"Rowing at Washington really is the ideal location for a Canadian rower looking to take the next step," Gibson said.
All three credit the Washington program as crucial in providing the foundation for their accomplishments on the national and international levels.
"UW taught me how train hard," McCabe said. "I thrived in the environment and felt myself getting substantially fitter. It was motivating and made me want to continually push harder.
"So many of the things that make the UW program successful are the same at the senior level," he added.
For example, small boat training is a staple for both Spracklen and Callahan. In Victoria the majority of training is in singles and pair boats, much like on Montlake where the better part of the fall and winter is spent training in pairs. This is designed to teach responsibility and technical ability on the water.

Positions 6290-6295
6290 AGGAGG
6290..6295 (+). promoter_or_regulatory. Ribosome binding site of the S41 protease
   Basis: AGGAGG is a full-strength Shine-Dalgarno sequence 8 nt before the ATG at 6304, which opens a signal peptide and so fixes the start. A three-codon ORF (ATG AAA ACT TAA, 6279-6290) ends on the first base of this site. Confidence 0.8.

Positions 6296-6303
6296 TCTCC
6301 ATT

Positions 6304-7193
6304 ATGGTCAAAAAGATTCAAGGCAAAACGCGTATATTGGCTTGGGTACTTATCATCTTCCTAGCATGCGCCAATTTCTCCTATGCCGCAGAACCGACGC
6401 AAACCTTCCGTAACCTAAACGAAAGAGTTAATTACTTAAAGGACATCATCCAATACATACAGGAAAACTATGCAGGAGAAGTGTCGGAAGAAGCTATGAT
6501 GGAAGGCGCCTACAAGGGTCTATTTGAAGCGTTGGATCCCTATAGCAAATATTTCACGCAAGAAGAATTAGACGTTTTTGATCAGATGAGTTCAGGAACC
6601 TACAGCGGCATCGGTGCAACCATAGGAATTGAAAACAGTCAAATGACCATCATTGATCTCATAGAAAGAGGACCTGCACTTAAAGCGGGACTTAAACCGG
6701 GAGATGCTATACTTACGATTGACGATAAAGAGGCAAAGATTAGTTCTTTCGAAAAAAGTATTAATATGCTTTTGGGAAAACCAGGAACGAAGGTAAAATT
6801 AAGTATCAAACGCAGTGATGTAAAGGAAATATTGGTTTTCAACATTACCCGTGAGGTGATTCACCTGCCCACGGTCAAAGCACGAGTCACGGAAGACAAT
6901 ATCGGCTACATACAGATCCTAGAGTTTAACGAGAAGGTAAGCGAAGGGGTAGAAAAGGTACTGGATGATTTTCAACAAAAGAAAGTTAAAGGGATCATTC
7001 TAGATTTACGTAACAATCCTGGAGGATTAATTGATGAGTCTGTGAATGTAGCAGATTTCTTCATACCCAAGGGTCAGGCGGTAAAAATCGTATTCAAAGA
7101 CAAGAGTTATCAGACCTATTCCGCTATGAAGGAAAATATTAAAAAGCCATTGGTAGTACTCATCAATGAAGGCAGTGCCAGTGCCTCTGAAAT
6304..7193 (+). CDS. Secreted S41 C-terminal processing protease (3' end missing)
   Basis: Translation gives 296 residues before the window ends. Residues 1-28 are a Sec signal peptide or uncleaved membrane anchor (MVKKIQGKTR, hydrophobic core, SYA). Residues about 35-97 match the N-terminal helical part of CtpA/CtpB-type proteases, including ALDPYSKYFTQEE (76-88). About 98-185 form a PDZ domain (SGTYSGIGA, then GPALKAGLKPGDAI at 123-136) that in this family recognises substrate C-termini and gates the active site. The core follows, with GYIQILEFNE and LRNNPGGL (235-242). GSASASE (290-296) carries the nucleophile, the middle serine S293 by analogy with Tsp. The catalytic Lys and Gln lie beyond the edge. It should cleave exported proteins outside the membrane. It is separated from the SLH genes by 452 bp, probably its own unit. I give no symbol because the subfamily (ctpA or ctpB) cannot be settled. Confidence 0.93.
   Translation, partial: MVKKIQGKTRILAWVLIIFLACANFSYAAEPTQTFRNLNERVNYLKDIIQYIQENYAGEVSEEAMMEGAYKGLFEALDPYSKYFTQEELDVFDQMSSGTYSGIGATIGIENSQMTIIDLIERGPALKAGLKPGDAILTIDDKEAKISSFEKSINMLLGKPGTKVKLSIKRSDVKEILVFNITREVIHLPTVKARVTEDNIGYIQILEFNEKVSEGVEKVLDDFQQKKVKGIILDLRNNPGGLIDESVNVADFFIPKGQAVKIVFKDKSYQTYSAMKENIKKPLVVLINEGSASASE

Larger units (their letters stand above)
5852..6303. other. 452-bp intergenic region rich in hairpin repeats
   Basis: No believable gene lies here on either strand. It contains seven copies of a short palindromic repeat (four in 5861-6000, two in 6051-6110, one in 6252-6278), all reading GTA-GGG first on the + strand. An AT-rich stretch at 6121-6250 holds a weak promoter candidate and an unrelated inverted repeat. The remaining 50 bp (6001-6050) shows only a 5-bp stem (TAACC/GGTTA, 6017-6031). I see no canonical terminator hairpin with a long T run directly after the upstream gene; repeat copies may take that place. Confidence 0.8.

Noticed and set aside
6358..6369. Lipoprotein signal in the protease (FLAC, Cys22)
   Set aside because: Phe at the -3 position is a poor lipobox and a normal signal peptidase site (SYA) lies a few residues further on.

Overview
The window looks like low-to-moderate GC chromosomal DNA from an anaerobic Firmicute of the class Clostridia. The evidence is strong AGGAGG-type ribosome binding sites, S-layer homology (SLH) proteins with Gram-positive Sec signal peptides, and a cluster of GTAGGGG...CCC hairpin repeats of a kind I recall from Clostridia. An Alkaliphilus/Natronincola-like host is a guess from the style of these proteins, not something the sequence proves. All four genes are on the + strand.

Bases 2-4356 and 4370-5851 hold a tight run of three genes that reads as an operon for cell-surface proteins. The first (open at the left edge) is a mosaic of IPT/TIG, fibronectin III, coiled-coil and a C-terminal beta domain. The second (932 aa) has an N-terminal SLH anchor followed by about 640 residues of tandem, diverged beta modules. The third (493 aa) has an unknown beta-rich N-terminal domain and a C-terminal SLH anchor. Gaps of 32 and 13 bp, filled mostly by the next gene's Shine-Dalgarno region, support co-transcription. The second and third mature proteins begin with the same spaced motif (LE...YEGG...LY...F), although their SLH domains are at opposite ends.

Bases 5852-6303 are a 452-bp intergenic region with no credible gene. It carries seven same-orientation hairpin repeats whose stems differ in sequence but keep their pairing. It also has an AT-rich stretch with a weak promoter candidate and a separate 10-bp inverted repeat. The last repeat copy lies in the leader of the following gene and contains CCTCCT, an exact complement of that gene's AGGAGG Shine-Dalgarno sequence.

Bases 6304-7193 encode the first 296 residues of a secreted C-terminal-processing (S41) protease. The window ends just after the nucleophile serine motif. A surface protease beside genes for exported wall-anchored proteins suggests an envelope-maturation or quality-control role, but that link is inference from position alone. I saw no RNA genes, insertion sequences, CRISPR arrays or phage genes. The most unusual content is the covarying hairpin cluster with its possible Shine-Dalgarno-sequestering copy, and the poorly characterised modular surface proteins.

Both coaches also employ low-rate long pieces side by side, capping rate and rowing maximum power. This, McCabe noted, made him realize in both programs that rowing effective length is essential to success.
The level of competition is comparable, with all rowers striving for a spot in the 8+.
"If you have 16 guys who are as competitive with each other as they will be against California or Stanford or Harvard, then you're going to have a very good V8 and a very good JV8 by the time selection is over," Crothers said. "Similarly, if we have 12 guys trying to make the Canadian eight, you can bet when the summer rolls around we are going to have a very good four as well."
And like Callahan, Spracklen knows just the right motivational tools for that extra burst of energy.
"He will ask us sometimes if we think the Germans or Brits are pushing as hard as us," Crothers said. "Everyone seems to find a little something more in their legs then."